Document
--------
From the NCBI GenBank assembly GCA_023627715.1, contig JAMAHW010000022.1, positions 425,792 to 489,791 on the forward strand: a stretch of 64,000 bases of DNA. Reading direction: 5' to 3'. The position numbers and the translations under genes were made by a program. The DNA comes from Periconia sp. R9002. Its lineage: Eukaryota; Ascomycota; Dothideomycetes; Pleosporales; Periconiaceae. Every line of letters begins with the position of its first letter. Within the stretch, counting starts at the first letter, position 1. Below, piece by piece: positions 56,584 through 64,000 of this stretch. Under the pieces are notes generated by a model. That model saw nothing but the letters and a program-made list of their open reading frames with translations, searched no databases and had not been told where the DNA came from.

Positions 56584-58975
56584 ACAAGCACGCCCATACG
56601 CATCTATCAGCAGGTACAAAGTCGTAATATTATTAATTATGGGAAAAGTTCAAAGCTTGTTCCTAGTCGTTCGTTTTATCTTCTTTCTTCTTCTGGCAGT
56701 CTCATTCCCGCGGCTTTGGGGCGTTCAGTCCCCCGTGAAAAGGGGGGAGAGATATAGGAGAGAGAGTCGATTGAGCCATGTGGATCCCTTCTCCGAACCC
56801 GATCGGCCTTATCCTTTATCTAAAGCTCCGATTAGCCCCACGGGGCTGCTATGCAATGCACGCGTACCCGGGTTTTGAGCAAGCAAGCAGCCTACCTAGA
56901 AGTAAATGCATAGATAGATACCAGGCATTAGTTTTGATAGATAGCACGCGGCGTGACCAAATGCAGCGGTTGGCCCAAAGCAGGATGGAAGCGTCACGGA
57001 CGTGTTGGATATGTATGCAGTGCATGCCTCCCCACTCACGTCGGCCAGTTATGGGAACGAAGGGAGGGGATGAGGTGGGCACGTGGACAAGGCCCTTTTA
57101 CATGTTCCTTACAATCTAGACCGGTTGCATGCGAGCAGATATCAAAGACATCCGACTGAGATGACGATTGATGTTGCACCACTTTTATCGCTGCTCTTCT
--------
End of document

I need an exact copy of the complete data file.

From the NCBI GenBank assembly GCA_023627715.1, contig JAMAHW010000022.1, positions 425,792 to 489,791 on the forward strand: a stretch of 64,000 bases of DNA. Reading direction: 5' to 3'. The position numbers and the translations under genes were made by a program. The DNA comes from Periconia sp. R9002. Its lineage: Eukaryota; Ascomycota; Dothideomycetes; Pleosporales; Periconiaceae. Every line of letters begins with the position of its first letter. Within the stretch, counting starts at the first letter, position 1. Below, piece by piece: positions 56,584 through 64,000 of this stretch. Under the pieces are notes generated by a model. That model saw nothing but the letters and a program-made list of their open reading frames with translations, searched no databases and had not been told where the DNA came from.

Positions 56584-58975
56584 ACAAGCACGCCCATACG
56601 CATCTATCAGCAGGTACAAAGTCGTAATATTATTAATTATGGGAAAAGTTCAAAGCTTGTTCCTAGTCGTTCGTTTTATCTTCTTTCTTCTTCTGGCAGT
56701 CTCATTCCCGCGGCTTTGGGGCGTTCAGTCCCCCGTGAAAAGGGGGGAGAGATATAGGAGAGAGAGTCGATTGAGCCATGTGGATCCCTTCTCCGAACCC
56801 GATCGGCCTTATCCTTTATCTAAAGCTCCGATTAGCCCCACGGGGCTGCTATGCAATGCACGCGTACCCGGGTTTTGAGCAAGCAAGCAGCCTACCTAGA
56901 AGTAAATGCATAGATAGATACCAGGCATTAGTTTTGATAGATAGCACGCGGCGTGACCAAATGCAGCGGTTGGCCCAAAGCAGGATGGAAGCGTCACGGA
57001 CGTGTTGGATATGTATGCAGTGCATGCCTCCCCACTCACGTCGGCCAGTTATGGGAACGAAGGGAGGGGATGAGGTGGGCACGTGGACAAGGCCCTTTTA
57101 CATGTTCCTTACAATCTAGACCGGTTGCATGCGAGCAGATATCAAAGACATCCGACTGAGATGACGATTGATGTTGCACCACTTTTATCGCTGCTCTTCT